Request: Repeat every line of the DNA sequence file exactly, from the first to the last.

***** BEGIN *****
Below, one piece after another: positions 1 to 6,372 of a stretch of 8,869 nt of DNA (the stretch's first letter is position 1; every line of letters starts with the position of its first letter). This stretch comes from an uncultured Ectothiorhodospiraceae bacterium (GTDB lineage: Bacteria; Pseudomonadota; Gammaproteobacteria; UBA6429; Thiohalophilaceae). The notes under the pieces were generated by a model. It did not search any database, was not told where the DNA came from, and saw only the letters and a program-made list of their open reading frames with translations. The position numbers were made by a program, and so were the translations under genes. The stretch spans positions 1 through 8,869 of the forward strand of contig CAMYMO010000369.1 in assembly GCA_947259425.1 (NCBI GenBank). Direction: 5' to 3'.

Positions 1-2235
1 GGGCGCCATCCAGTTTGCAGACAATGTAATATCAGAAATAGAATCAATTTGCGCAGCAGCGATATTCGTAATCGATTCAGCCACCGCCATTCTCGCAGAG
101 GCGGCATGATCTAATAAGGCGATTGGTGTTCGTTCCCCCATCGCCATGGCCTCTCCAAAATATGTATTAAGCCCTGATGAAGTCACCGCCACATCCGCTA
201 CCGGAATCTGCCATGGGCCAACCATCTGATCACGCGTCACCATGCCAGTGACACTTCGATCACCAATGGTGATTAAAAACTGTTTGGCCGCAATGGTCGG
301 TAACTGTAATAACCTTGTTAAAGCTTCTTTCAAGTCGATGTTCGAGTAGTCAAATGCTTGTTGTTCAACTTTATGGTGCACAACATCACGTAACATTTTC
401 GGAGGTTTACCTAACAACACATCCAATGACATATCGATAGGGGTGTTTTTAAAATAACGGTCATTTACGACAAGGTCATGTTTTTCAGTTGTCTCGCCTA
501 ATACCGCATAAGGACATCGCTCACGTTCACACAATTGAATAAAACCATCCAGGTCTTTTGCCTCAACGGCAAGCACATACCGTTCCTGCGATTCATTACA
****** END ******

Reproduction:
Below, one piece after another: positions 1 to 6,372 of a stretch of 8,869 nt of DNA (the stretch's first letter is position 1; every line of letters starts with the position of its first letter). This stretch comes from an uncultured Ectothiorhodospiraceae bacterium (GTDB lineage: Bacteria; Pseudomonadota; Gammaproteobacteria; UBA6429; Thiohalophilaceae). The notes under the pieces were generated by a model. It did not search any database, was not told where the DNA came from, and saw only the letters and a program-made list of their open reading frames with translations. The position numbers were made by a program, and so were the translations under genes. The stretch spans positions 1 through 8,869 of the forward strand of contig CAMYMO010000369.1 in assembly GCA_947259425.1 (NCBI GenBank). Direction: 5' to 3'.

Positions 1-2235
1 GGGCGCCATCCAGTTTGCAGACAATGTAATATCAGAAATAGAATCAATTTGCGCAGCAGCGATATTCGTAATCGATTCAGCCACCGCCATTCTCGCAGAG
101 GCGGCATGATCTAATAAGGCGATTGGTGTTCGTTCCCCCATCGCCATGGCCTCTCCAAAATATGTATTAAGCCCTGATGAAGTCACCGCCACATCCGCTA
201 CCGGAATCTGCCATGGGCCAACCATCTGATCACGCGTCACCATGCCAGTGACACTTCGATCACCAATGGTGATTAAAAACTGTTTGGCCGCAATGGTCGG
301 TAACTGTAATAACCTTGTTAAAGCTTCTTTCAAGTCGATGTTCGAGTAGTCAAATGCTTGTTGTTCAACTTTATGGTGCACAACATCACGTAACATTTTC
401 GGAGGTTTACCTAACAACACATCCAATGACATATCGATAGGGGTGTTTTTAAAATAACGGTCATTTACGACAAGGTCATGTTTTTCAGTTGTCTCGCCTA
501 ATACCGCATAAGGACATCGCTCACGTTCACACAATTGAATAAAACCATCCAGGTCTTTTGCCTCAACGGCAAGCACATACCGTTCCTGCGATTCATTACA